The automotive and home improvement industries are considered lifestyle industries for many. For those people, reading and watching videos about the latest cars or a DIY project inspires them.
Similarly, those shopping for a new vehicle or a new home sought more information about the cars they were shopping for or how to improve a home that is available on the market. This dynamic lends itself well to a content-to-commerce experience that married the vast content created by Yahoo editors to the ability to purchase the products featured. We explored what such an experience on the Yahoo commerce verticals (Homes, Autos, Travel, and Shopping) might look like.
For those coming to Yahoo Homes, we explored what type of content would bring people more often. People buy homes only once every few years, but people are constantly looking for ways to fix or improve their homes. So when it comes to articles that involve DIY projects, for example building a new deck, it would make sense to see instructions on how to build the deck, in addition to being able to purchase the materials.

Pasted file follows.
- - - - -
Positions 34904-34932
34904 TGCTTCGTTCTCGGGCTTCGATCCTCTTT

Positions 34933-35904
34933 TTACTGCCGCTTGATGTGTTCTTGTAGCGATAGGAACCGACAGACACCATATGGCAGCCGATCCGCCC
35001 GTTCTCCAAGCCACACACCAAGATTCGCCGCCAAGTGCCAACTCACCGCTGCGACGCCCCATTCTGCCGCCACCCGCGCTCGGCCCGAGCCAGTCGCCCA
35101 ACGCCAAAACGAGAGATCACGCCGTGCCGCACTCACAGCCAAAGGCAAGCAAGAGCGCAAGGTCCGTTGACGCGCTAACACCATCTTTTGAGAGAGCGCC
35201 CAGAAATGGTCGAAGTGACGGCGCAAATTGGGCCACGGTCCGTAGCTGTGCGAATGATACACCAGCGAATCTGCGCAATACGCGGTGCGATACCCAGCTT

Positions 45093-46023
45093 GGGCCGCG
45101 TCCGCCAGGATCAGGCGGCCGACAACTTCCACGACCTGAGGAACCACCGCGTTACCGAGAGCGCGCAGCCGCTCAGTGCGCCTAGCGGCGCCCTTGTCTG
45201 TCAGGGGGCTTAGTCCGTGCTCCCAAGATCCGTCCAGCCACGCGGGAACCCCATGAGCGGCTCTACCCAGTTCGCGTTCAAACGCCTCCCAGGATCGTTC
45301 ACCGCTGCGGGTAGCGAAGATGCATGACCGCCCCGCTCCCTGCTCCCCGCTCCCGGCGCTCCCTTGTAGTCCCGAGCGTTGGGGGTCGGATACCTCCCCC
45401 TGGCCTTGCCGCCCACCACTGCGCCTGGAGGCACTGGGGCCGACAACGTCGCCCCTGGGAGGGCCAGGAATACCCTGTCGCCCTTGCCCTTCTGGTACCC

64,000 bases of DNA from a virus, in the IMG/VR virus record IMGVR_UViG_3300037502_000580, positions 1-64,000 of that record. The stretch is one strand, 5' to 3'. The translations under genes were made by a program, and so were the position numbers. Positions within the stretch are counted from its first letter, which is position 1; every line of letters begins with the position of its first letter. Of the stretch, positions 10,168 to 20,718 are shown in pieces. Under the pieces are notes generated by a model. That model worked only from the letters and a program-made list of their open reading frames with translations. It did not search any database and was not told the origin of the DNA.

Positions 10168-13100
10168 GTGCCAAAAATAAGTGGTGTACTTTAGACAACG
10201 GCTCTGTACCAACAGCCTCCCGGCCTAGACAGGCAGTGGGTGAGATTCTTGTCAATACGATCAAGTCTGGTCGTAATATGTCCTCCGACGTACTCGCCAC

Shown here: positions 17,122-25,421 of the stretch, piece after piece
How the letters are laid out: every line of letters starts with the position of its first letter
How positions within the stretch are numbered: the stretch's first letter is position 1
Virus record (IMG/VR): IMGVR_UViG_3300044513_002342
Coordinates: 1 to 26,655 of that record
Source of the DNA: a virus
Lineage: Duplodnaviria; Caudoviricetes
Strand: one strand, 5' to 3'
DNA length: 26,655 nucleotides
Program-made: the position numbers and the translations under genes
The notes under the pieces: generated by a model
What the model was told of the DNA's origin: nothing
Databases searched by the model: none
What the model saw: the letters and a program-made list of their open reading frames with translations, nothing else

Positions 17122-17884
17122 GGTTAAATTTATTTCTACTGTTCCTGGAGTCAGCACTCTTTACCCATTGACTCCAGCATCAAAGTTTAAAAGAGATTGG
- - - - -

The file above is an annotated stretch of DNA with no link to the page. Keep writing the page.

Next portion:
Explorations on homepage layouts with different approaches and consumption models. Some explore higher content density, while other explore more utility.
3 screens. The first screen shows the final homepage with a stream of articles. The second screen shows an article page. The final screen shows a product page which can be accessed from an article, or by going to the “shop” section of the site.
Following the lead of Yahoo Homes, the Autos product sought a similar refresh for consistency across the overall Yahoo product line. With the content-to-commerce experience decided upon in the Homes product, we needed to design the shopping experience. This involved understanding how people shop for a vehicle and revamping the product pages to facilitate shopping patterns. The scope of the project did not include changing the architecture, so we looked to optimize the information
Visual mocks showing an exploration into the product pages for Autos. By re-prioritizing certain data points, the hope was to make the decision between cars a bit easier. For example, with a sports car, a more important data point would be horsepower numbers, whereas a hybrid would spout fuel efficiency numbers.